Ban Ki-moon has taken the "most impossible job in the world", as Trygve Lie famously said about the role of the Secretary-General. The Charter of the United Nations included the Secretariat among its principal organs, most certainly to grant some political prerogatives to the Secretary-General. According to the Charter, he is "the chief administrative officer of the Organization". It further stipulates that he "may bring to the attention of the Security Council any matter which in his opinion may threaten the maintenance of international peace and security".
In the early days of the United Nations, an atmosphere of extreme enthusiasm prevailed. Delegates were convinced they had adopted a system of collective security that would ban all wars forever, a feeling shared by Trygve Lie of Norway, who served as the first Secretary-General, from 1946 to 1952.
Dag Hammarskjöld of Sweden took over the post in 1953. By then, the international situation had begun to deteriorate and the earlier euphoria was replaced by an atmosphere of extreme tension between the East and the West. Because the Security Council was almost paralysed by repeated vetoes of the Soviet Union, Mr. Hammarskjöld often used quiet diplomacy, acting as a discreet mediator. On several occasions, he used the podium of the General Assembly to reply publicly to the attacks of Nikita Khrushchev of the USSR, who had advocated the replacement of the Secretary-General with three people: one from the East, one from the West and one from the South -- the famous "troika".
U Thant of Burma (now Myanmar) was well known to the diplomatic community when he was appointed in November 1962 to replace Dag Hammarskjöld, who had perished with 15 collaborators in a plane crash on peace mission to Africa. A humble man, but with very firm convictions, U Thant promoted in the General Assembly and during his missions abroad his motto of the "Three Ds": decolonization, disarmament and development. He often used quiet diplomacy to calm lethal tensions during the difficult period of the cold war.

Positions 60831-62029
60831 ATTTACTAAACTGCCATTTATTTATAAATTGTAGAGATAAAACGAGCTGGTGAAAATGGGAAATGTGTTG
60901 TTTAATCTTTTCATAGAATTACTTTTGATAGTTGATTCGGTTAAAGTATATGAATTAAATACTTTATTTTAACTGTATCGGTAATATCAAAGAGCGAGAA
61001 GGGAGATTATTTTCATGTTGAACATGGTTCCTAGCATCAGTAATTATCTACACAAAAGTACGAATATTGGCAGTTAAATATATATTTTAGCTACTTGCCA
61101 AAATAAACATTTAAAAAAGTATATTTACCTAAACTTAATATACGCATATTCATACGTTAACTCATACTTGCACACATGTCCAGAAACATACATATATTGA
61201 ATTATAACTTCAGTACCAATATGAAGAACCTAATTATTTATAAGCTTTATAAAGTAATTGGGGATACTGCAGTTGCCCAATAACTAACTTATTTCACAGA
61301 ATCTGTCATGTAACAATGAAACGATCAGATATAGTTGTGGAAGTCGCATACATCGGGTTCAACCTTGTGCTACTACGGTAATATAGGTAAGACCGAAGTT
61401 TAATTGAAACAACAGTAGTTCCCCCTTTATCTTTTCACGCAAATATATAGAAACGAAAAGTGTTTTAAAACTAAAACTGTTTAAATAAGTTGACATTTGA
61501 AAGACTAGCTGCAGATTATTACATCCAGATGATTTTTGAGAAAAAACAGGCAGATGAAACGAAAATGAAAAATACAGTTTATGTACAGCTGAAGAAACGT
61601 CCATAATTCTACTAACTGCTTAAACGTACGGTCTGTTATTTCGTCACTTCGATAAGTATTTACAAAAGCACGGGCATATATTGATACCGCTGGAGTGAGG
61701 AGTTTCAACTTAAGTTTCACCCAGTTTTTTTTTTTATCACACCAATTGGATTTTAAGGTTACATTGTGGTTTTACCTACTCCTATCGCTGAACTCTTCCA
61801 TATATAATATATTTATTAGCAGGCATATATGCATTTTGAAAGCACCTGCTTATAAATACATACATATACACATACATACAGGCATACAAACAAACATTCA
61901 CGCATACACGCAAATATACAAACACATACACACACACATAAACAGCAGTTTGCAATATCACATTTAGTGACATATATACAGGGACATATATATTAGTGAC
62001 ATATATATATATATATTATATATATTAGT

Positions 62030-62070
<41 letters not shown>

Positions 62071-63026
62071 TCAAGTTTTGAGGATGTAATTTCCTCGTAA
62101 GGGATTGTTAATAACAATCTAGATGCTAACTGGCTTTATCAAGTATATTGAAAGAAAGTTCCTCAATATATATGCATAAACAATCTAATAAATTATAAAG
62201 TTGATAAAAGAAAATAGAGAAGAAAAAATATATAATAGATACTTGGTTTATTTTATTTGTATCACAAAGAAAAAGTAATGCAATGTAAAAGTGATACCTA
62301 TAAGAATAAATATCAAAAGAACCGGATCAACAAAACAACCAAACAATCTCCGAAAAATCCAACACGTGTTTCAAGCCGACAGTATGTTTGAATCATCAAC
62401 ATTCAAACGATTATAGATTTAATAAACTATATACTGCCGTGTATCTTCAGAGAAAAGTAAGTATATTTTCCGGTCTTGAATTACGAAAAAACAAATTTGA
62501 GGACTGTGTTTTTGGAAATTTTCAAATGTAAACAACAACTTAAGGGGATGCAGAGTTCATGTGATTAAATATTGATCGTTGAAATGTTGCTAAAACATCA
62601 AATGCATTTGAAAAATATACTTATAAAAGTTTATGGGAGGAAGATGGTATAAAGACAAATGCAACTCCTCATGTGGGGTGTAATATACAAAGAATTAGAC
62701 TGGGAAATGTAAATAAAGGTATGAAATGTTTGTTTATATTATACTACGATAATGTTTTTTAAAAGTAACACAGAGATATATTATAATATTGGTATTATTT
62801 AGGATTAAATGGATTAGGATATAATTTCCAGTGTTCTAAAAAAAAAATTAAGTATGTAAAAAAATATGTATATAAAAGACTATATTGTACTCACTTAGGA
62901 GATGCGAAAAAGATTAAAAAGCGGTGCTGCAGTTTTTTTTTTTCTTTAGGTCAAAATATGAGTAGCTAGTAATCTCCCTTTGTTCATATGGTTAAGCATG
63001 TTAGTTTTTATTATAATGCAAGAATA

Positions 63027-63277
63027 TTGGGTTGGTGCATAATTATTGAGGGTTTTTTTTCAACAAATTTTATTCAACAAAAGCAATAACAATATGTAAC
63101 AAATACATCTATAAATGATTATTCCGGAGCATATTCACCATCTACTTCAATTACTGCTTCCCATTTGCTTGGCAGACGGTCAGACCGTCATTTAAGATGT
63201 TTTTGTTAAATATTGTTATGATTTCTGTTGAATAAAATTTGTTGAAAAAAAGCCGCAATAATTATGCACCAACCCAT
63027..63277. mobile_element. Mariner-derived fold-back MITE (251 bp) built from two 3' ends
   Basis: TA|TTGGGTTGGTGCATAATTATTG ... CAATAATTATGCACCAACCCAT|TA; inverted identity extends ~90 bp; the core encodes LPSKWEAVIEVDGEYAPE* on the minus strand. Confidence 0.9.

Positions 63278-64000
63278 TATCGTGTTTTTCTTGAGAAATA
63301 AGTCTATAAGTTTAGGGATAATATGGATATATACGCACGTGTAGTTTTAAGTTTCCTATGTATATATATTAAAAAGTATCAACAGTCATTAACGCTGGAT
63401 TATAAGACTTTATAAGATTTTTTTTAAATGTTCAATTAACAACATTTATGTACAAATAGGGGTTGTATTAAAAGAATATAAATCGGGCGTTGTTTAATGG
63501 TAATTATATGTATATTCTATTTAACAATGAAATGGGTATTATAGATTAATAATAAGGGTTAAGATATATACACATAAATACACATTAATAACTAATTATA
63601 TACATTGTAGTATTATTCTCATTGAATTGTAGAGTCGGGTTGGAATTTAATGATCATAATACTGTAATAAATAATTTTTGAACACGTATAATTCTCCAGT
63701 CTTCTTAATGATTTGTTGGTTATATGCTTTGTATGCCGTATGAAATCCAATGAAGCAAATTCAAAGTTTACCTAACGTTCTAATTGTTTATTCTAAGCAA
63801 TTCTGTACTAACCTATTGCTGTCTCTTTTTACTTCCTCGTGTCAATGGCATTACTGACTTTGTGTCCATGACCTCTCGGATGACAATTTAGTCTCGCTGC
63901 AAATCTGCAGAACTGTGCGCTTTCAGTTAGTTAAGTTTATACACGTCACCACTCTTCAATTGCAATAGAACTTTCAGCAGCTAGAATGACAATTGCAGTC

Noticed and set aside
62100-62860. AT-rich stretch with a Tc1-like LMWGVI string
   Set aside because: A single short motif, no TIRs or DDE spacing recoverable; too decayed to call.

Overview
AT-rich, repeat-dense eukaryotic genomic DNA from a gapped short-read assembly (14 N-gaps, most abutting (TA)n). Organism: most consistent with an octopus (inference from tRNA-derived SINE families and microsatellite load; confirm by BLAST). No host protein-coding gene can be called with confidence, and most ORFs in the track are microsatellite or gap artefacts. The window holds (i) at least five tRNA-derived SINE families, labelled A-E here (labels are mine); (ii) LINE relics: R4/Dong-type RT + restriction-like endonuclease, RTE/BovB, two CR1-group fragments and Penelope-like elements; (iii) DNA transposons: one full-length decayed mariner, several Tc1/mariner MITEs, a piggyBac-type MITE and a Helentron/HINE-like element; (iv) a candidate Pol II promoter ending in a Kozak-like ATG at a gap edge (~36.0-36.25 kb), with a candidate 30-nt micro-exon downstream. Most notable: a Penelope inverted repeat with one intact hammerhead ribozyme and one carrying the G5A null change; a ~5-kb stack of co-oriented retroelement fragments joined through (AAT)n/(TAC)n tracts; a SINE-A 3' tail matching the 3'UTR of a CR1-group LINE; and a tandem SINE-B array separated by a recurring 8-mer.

Kurt Waldheim of Austria had held a number of diplomatic functions, including as Permanent Representative to the United Nations and Minister for Foreign Affairs before serving as the fourth Secretary-General from 1972 to 1981. Throughout his mandate, he travelled to conflict areas of special concern to the United Nations.
The appointment of Javier Pérez de Cuéllar of Peru came as a complete surprise to him as he was just beginning to enjoy retirement. He knew the United Nations inside out since he had been Permanent Representative and Under-Secretary-General for Special Political Affairs. Mr. Pérez de Cuéllar contributed significantly to resolving the conflicts in Central America and defusing the war between Iran and Iraq. During his ten-year mandate as Secretary-General, from 1982 to 1991, a number of sources of tension associated with the cold war were gradually eliminated.
Boutros Boutros-Ghali of Egypt served from 1992 to 1996. Before his appointment as Secretary-General, he had held some important functions, including as Minister of State for Foreign Affairs, and as a negotiator of the 1979 Camp David Accords between Egypt and Israel.
Before becoming Secretary-General in 1997, Kofi Annan of Ghana already had 35 years of UN experience, joining the UN system in 1962. His first major initiative as Secretary-General was his plan for reform, "Renewing the United Nations". In 2000, he issued a report that served as a basis for the Millennium Declaration, adopted by Heads of State or Government in September 2000.
Ban Ki-moon of the Republic of Korea has ties with the United Nations dating back to 1975. On his appointment as the eighth Secretary-General, he was Minister for Foreign Affairs. When he took the oath of office on 14 December 2006, he created a precedent by placing his left hand on the UN Charter. Mr. Ban said: "By strengthening the three pillars of the United Nations -- security, development and human rights -- we can build a more peaceful, more prosperous and more just world for our succeeding generations. As we pursue our collective endeavour to reach that goal, my first priority will be to restore trust. I will seek to act as a harmonizer and bridge builder. And I hope to become known to all of you -- Member States or Secretariat -- as a Secretary-General who is accessible, hard-working and prepared to listen attentively."